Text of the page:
Posted in Non-justiciable by Mike Sacks on March 1, 2010


We do!  You should come check out the scene tonight.  It’s going to be a party.  Maybe pizzas on Slate’s dime?

You don’t have to rub my face in it…

Posted in Non-justiciable by Mike Sacks on March 1, 2010


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Welcome Slate Readers!

Posted in Endorsements by Mike Sacks on January 25, 2010

Huge thanks to Barry Friedman and Dahlia Lithwick for linking to F1@1F!

One of the defining features of the John Roberts Court is how rarely it’s accused of being tone-deaf. With a handful of exceptions, the conservative majority on the court has chipped, sanded, and whittled away at the law without need of a drop cloth. With a toolbox that includes judicial minimalism and constitutional avoidance, a penchant for overruling old cases without explicitly saying so, and an uncanny sense of just how much activism the public will tolerate, the Roberts Court has done a remarkable job of conforming its behavior to the prevailing public mood, resisting the impulse to go too far.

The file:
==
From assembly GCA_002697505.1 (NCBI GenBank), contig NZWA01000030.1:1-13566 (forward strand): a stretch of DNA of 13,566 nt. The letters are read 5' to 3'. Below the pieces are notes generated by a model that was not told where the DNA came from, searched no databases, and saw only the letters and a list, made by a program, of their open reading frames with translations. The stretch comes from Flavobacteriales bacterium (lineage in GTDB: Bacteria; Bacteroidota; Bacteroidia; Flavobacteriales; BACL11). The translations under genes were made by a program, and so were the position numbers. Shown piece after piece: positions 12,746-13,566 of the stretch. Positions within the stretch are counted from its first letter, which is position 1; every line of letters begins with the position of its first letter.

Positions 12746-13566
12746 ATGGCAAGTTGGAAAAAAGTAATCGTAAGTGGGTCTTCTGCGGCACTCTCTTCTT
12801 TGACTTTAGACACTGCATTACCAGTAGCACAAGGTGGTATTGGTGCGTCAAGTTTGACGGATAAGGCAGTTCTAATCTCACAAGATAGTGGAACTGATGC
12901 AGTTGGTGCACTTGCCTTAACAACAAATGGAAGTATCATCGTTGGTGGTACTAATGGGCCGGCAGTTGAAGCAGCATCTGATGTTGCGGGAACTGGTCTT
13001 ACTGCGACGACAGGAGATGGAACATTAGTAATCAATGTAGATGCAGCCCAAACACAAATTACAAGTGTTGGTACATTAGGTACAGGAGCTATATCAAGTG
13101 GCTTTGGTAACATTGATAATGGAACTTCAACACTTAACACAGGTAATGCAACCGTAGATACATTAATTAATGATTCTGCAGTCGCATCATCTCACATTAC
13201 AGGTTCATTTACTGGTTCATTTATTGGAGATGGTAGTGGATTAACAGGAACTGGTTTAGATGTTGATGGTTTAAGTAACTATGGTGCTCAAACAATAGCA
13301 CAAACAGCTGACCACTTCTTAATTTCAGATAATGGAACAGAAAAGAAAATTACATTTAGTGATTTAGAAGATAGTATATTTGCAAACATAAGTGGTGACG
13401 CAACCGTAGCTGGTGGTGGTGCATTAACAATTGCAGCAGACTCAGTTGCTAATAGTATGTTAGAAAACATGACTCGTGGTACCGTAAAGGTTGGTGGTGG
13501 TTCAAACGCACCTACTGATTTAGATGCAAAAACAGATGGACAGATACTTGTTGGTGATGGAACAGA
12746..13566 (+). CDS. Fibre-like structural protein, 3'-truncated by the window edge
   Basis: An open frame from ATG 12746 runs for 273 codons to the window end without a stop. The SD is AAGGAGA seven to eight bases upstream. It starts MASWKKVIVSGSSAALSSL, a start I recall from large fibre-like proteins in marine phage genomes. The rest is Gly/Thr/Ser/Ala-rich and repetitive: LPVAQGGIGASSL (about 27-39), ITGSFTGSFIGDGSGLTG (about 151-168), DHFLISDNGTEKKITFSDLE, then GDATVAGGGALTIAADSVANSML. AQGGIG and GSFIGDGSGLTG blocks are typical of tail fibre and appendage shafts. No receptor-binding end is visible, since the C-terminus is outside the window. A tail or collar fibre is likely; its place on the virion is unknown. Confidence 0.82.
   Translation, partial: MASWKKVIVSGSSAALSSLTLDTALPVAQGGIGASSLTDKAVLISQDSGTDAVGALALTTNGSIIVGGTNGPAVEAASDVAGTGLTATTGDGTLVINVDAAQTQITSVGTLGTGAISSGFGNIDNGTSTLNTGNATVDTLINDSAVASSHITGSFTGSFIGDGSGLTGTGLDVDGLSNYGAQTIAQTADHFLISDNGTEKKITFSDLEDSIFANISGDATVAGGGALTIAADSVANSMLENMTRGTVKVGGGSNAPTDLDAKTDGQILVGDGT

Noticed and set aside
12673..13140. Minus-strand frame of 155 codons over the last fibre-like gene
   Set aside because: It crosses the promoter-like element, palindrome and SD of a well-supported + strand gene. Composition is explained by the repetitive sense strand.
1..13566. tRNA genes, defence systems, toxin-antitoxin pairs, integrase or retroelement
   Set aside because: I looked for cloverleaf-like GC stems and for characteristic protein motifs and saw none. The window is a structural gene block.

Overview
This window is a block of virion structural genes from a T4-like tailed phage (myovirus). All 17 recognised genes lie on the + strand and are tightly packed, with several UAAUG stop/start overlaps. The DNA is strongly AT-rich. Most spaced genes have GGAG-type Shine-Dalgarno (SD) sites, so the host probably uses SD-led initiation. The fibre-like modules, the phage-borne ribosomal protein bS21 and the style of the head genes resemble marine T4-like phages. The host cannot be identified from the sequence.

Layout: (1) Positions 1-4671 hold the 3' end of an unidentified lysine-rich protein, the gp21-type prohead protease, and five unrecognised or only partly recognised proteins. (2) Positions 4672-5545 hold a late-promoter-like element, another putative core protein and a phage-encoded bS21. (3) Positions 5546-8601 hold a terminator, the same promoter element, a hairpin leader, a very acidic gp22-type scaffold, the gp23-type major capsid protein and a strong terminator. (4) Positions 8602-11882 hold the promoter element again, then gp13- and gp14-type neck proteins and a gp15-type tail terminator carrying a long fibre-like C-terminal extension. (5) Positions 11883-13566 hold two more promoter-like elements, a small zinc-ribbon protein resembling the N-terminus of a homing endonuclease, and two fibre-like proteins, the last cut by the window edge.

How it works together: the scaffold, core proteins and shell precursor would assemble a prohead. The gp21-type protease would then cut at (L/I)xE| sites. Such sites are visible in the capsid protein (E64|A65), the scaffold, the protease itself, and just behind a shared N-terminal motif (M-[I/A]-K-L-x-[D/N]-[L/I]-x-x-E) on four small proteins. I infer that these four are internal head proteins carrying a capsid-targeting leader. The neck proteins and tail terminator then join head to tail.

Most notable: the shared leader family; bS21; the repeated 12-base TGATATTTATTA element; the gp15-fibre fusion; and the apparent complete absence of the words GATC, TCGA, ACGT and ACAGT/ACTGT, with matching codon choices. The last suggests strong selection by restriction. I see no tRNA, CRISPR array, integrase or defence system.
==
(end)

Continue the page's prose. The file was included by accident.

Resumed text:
That second link?  Yeah.  Rock!

Dahlia Endorses!

Posted in Endorsements by Mike Sacks on January 15, 2010

I came home Wednesday night to find F1@1F’s first bigshot endorsement at the top of my facebook wall:

Dayenu to that.  But then I peered at her wall for a double-thrill:

Thanks, Dahlia!

Tale of Two Families

Posted in Case Reports by Mike Sacks on January 12, 2010

I should have stuck around this morning for Abbott v. Abbott.  Here’s Dahlia Lithwick:

The most interesting thing about this morning’s argument in Abbott v. Abbott is that it breaks down all the normal divisions on the court: left versus right, women versus men, pragmatists, internationalists, textualists, idealists … all of it flies out the big ornamental doors as the court grapples with this new problem of international child abduction at the grittiest, most practical level. It feels nice. Less an ideological smack down than a good, old-fashioned family argument. I wouldn’t get too used to it. But I enjoy it while I can.

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